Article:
Drink-driver loses appeal against conviction following admission despite ‘no independent corroboration’ claim
A man who drove a seriously intoxicated woman to A&E where he told a nurse that he had also been drinking and taking drugs and admitted to police officers that he had driven to the hospital has lost an appeal against his conviction for drink-driving.
It was argued on behalf of the appellant that there was “no independent corroboration” of the essential fact that he had driven the car to the hospital, but the Criminal Appeal Court ruled that the evidence corroborating the appellant’s admission was “sufficient to allow a conviction” even though it “may not have been very substantial”.
Lord Brodie, Lord Bracadale and Lady Cosgrove heard that the appellant Luke Paul Gray was convicted after driving a girl to the Accident and Emergency Unit at Monklands District General Hospital in Airdrie, where he was breathalysed and found to have 62mgs of alcohol in 100mls of breath, which exceeded the prescribed limit of 35mgs of alcohol in 100mls of breath, contrary to section 5(1)(a) of the Road Traffic Act 1988.
At trial the Crown led the evidence of a staff nurse who had suspected the appellant of driving while under the influence of alcohol or drugs, having seen that he had car keys in his hand, and to whom he admitted that he had driven to the hospital.
The Crown also led the evidence of two police officers, who said that when the appellant was asked where his car was, he indicated a Silver Vauxhall Astra parked on the road very close to the entrance to the A&E department and produced the car keys for the car from his pocket.
The appellant was required in terms of section 712 of the 1988 Act to provide the name of the driver of the car, to which he replied “I was driving the car”.
At the close of the Crown case the defence solicitor made a submission of “no case to answer” but the sheriff repelled that submission.
The appellant thereafter did not lead any evidence and he was subsequently convicted after the sheriff made certain findings in fact.
The issue in the appeal by stated case was whether the evidence led by the Crown was sufficient to corroborate an essential part of its probandum, that the appellant had been driving outside Monklands Hospital on the date in question.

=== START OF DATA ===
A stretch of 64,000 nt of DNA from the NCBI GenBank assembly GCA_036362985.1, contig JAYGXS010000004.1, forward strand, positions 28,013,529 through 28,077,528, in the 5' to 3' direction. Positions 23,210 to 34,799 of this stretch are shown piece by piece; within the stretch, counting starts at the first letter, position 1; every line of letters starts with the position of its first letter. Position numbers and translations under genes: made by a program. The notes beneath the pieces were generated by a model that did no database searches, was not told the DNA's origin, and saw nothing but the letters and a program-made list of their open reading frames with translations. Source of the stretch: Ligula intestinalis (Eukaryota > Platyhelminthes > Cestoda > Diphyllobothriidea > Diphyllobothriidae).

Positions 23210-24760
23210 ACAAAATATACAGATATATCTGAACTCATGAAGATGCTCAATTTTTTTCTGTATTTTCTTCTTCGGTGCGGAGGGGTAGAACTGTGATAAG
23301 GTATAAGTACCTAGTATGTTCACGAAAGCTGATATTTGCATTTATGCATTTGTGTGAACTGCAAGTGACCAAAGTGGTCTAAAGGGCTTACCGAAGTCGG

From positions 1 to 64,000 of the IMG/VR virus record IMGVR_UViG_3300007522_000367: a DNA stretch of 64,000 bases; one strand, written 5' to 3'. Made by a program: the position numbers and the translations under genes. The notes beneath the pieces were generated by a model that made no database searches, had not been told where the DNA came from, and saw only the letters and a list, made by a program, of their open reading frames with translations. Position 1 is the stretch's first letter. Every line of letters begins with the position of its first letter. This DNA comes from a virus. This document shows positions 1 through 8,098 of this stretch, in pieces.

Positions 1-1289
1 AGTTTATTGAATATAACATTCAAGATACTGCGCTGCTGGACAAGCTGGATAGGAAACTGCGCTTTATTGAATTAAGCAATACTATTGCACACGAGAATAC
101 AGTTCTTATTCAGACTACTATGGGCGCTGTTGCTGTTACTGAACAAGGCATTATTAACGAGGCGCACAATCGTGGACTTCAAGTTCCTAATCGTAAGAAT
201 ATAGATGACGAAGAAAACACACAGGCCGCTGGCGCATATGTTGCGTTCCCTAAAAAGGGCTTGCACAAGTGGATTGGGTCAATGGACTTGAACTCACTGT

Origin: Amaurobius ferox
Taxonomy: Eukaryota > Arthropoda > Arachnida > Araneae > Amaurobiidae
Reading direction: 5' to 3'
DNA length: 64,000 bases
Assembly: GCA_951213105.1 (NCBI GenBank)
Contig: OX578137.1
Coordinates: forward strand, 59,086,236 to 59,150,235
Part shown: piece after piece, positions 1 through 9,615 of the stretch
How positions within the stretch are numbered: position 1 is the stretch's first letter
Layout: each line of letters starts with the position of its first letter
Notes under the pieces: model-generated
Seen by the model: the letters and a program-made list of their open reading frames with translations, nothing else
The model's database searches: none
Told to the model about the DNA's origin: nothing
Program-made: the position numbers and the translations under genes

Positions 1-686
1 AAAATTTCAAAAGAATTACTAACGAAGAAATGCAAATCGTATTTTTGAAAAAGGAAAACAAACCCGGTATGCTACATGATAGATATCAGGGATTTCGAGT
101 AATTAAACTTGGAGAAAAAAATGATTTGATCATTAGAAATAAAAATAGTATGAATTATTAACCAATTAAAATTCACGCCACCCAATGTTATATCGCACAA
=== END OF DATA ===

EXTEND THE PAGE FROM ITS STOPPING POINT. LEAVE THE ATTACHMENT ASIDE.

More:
On behalf of the appellant it was stressed that the rule that essential facts require to be corroborated remained an “important aspect of Scots law” and that notwithstanding the answer given to the question put to him, it remained necessary for the Crown to corroborate the fact that the appellant had been driving a motor vehicle in the identified public place.
It was submitted that there was no independent corroboration of the essential fact of driving, as all the relevant evidence had come from the appellant. In the circumstances he should therefore have been acquitted, it was argued.
In reply the advocate depute invited the court to refuse the appeal, as the appellant had made an admission as to having been driving the car and had pointed out a vehicle which he said was his car. In these circumstances “very little was required by way of corroboration,” it was argued.
The judges agreed and refused the appeal.
Delivering the opinion of the court, Lord Brodie said: “e have come to the conclusion that while the evidence corroborating the appellant’s admission may not have been very substantial, it was sufficient to allow a conviction in the terms of the charge.
“As the advocate depute had submitted, given the terms of the admission made by the appellant in response to the section 172 request, little more was required to establish his guilt. What there was, in our view, fell within two categories.
“The first category comprises the circumstances which related to the vehicle, that is the silver Vauxhall Astra pointed out by the appellant. The appellant was seen to have car keys in his possession, firstly by the nurse who encountered him in the Accident and Emergency Department and secondly, by the police officers to whom he produced the keys when he pointed out what, according to the appellant was his car.
“We accept that the information that the car was the car that he had driven, came from the appellant but there was a car near the entrance and the appellant produced keys which he said were the keys to that car.
“The second category of evidence comprises the facts associated with the woman with whom the appellant was seen to be by the nurse in the Accident and Emergency Department. The woman was clearly in an incapable condition.
“She was described by the nurse as ‘not in a good state, she was hanging off the edge of the chair’. It may be inferred that the woman would have been unable either to drive herself or to walk to the hospital.
“The appellant had apparently placed her in the wheelchair. The car, as we have already indicated, was parked close to the entrance to the Accident and Emergency Department. That is consistent with the appellant having brought a woman who was unable to make her own way without assistance to the Accident and Emergency Department.”